Swipe om te navigeren naar een ander artikel
The online version of this article (https://doi.org/10.1007/s10862-018-9688-0) contains supplementary material, which is available to authorized users.
The original version of this article was revised due to a retrospective Open Access order.
A correction to this article is available online at https://doi.org/10.1007/s10862-018-9693-3.
The Personality Inventory for DSM-5 (PID-5) is a questionnaire developed to assess the five domains represented in the alternative model for personality disorders proposed in Section III of the DSM-5. This study examined the ability of the PID-5 to distinguish between different mental disorders compared to a questionnaire measure of the five-factor model (FFM) of normative personality. The study included the administration of the PID-5 and Revised NEO Personality Inventory (NEO PI-R), a measure of the FFM, to treatment-seeking individuals with Depressive, Bipolar, Psychotic, and Alcohol Use Disorders (AUD). Diagnostic groups were compared at the domain level of PID-5 and NEO PI-R, with sex and age as covariates. The main findings on the PID-5 included higher Detachment scores for Bipolar and Depressive Disorders than Psychotic and AUDs, lower Psychoticism/higher Disinhibition scores for the AUD group compared to all other groups, and lower Negative Affect for the Psychotic Disorders versus AUD group. On the NEO PI-R, the AUD diagnostic group was associated with lower Conscientiousness and Agreeableness scores compared to all other groups, and lower Neuroticism scores than the Bipolar and Depressive groups. Group pairwise comparisons did not appear to show many differences between the PID-5 and NEO PI-R. The results suggest that the alternative DSM-5 model for personality disorders may have clinical utility in distinguishing personality profiles between diagnostic groups. These findings emphasize the importance of additional research on the capacity of maladaptive personality to contribute to the assessment of differential diagnoses.
Log in om toegang te krijgen
Met onderstaand(e) abonnement(en) heeft u direct toegang:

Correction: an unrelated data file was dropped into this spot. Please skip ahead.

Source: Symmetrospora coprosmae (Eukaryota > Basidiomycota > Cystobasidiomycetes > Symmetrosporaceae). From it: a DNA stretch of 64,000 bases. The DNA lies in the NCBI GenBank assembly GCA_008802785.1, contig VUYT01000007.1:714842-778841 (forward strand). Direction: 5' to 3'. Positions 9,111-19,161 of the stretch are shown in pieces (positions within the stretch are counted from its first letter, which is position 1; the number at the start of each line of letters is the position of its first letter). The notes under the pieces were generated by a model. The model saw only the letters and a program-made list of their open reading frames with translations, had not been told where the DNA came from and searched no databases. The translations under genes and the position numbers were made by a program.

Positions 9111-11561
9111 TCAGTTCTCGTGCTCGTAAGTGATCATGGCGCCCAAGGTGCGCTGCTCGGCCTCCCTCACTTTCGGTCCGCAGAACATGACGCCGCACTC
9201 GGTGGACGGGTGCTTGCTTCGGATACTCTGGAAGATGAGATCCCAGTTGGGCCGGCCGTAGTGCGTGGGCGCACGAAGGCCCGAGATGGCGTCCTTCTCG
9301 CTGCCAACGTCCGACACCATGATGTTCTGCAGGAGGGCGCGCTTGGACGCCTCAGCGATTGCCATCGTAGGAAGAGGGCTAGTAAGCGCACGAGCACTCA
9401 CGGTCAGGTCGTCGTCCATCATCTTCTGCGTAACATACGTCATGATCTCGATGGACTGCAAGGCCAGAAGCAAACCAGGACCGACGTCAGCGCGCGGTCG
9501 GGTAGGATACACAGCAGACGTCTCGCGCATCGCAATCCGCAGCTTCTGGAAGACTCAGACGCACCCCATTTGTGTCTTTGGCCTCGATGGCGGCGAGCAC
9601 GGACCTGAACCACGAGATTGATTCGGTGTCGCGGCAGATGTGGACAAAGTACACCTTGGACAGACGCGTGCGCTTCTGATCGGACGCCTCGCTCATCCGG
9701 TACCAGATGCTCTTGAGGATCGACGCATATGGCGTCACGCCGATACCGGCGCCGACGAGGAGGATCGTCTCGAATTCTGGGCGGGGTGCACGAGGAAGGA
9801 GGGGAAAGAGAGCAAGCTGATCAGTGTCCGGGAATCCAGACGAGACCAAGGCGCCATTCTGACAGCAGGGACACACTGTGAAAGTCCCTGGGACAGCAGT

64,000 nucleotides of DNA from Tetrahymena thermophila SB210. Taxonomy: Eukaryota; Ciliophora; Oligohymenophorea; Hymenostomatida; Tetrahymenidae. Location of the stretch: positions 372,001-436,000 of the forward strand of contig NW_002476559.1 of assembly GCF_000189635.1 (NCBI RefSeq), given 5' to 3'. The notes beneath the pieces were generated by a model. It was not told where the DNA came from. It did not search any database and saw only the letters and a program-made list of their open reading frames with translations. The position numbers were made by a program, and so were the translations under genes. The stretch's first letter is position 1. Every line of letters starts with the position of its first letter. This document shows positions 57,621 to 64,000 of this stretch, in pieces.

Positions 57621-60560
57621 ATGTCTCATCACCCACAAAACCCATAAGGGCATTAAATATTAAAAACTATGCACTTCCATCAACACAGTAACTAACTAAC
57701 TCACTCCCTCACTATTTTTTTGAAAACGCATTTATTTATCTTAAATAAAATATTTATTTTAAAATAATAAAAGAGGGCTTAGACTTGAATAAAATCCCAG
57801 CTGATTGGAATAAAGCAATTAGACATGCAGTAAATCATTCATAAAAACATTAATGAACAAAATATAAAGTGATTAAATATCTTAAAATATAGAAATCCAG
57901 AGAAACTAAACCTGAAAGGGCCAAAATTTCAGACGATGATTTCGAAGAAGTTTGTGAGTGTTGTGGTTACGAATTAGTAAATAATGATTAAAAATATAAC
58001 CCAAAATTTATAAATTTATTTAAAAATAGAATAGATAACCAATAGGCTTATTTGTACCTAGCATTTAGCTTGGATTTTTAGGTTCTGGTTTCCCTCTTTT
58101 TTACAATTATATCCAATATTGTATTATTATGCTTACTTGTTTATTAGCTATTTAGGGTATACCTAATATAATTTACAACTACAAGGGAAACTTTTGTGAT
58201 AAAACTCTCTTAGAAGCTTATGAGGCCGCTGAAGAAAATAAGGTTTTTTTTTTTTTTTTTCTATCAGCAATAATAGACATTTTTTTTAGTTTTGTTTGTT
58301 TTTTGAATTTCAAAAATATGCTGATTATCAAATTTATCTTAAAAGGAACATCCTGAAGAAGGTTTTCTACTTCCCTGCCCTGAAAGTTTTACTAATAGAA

Abrams, D. J., Rojas, D. C., & Arciniegas, D. B. (2008). Is schizoaffective disorder a distinct categorical diagnosis? A critical review of the literature. Neuropsychiatric Disease and Treatment, 4(6), 1089–1109. CrossRef
Al-Dajani, N., Gralnick, T. M., & Bagby, R. M. (2016). A psychometric review of the Personality Inventory for DSM-5 (PID-5): Current status and future directions. Journal of Personality Assessment, 98, 62–81. CrossRef
American Psychiatric Association. (2013). Diagnostic and statistical manual of mental disorders (5th ed.). Arlington, VA: Author. CrossRef
Bagby, R. M., Bindseil, K. D., Schuller, D. R., Rector, N. A., Young, L. T., Cooke, R. G., et al. (1997). Relationship between the five-factor model of personality and unipolar, bipolar. and schizophrenic patients. Psychiatry Research, 70, 83–94. PubMed
Benabarre, A., Vieta, E., Colom, F., Martínez-Arán, A., Reinares, M., & Gastó, C. (2001). Bipolar disorder, schizoaffective disorder and schizophrenia: Epidemiologic, clinical and prognostic differences. European Psychiatry, 16(3), 167–172. CrossRef
Carlotta, D., Krueger, R. F., Markon, K. E., Borroni, S., Frera, F., Somma, A., et al. (2015). Adaptive and maladaptive personality traits in high-risk gamblers. Journal of Personality Disorders, 29(3), 378–392. CrossRef
Chmielewski, M., Bagby, M., Markon, K., Ring, A. J., & Ryder, A. G. (2014). Openness to experience, intellect, schizotypal personality disorder, and psychoticism: Resolving the controversy. Journal of Personality Disorders, 28(4), 483–499. CrossRef
Clark, L. A. (1993). Personality disorder diagnosis: Limitations of the five-factor model. Psychological Inquiry, 4, 100–104. CrossRef
Clarke, D. E., Narrow, W. E., Regier, D. A., Kuramoto, S. J., Kupfer, D. J., Kuhl, E. A., et al. (2013). DSM-5 field trials in the United States and Canada, part I: Study design, sampling strategy, implementation, and analytic approaches. American Journal of Psychiatry, 170, 43–58. CrossRef
Cohen, J. (1988). Statistical power analysis for the behavioral sciences (2nd ed.). Hillsdale, N.J.: L. Erlbaum Associates.
Costa Jr., P. T., & McCrae, R. R. (1992). Revised NEO Personality Inventory (NEO PI-R) and NEO Five-Factor Inventory (NEO-FFI) professional manual. Odessa, FL: Psychological Assessment Resources.
Crego, C., & Widiger, T. A. (2016). Convergent and discriminant validity of alternative measures of maladaptive personality traits. Psychological Assessment, 28, 1561–1575. CrossRef
Dinzeo, T. J., & Docherty, N. M. (2007). Normal personality characteristics in schizophrenia: A review of the literature involving the FFM. The Journal of Nervous and Mental Disease, 195(5), 421–429. PubMed
First, M. B., & Gibbon, M. (2004). The Structured Clinical Interview for DSM-IV axis I disorders (SCID-I) and the Structured Clinical Interview for DSM-IV Axis II disorders (SCID-II). In M. J. Hilsenroth, D. L. Segal, & M. Hersen (Eds.), Comprehensive handbook of psychological assessment. Volume 2, Personality assessment (pp. 138–140). Hoboken, NH: John Wiley & Sons, Inc..
First, M. B., Spitzer, R. L., Gibbon, M., & Williams, J. B. W. (1996). Structured clinical interview for DSM-IV axis I disorders. New York, NY: NY State Psychiatric Institute.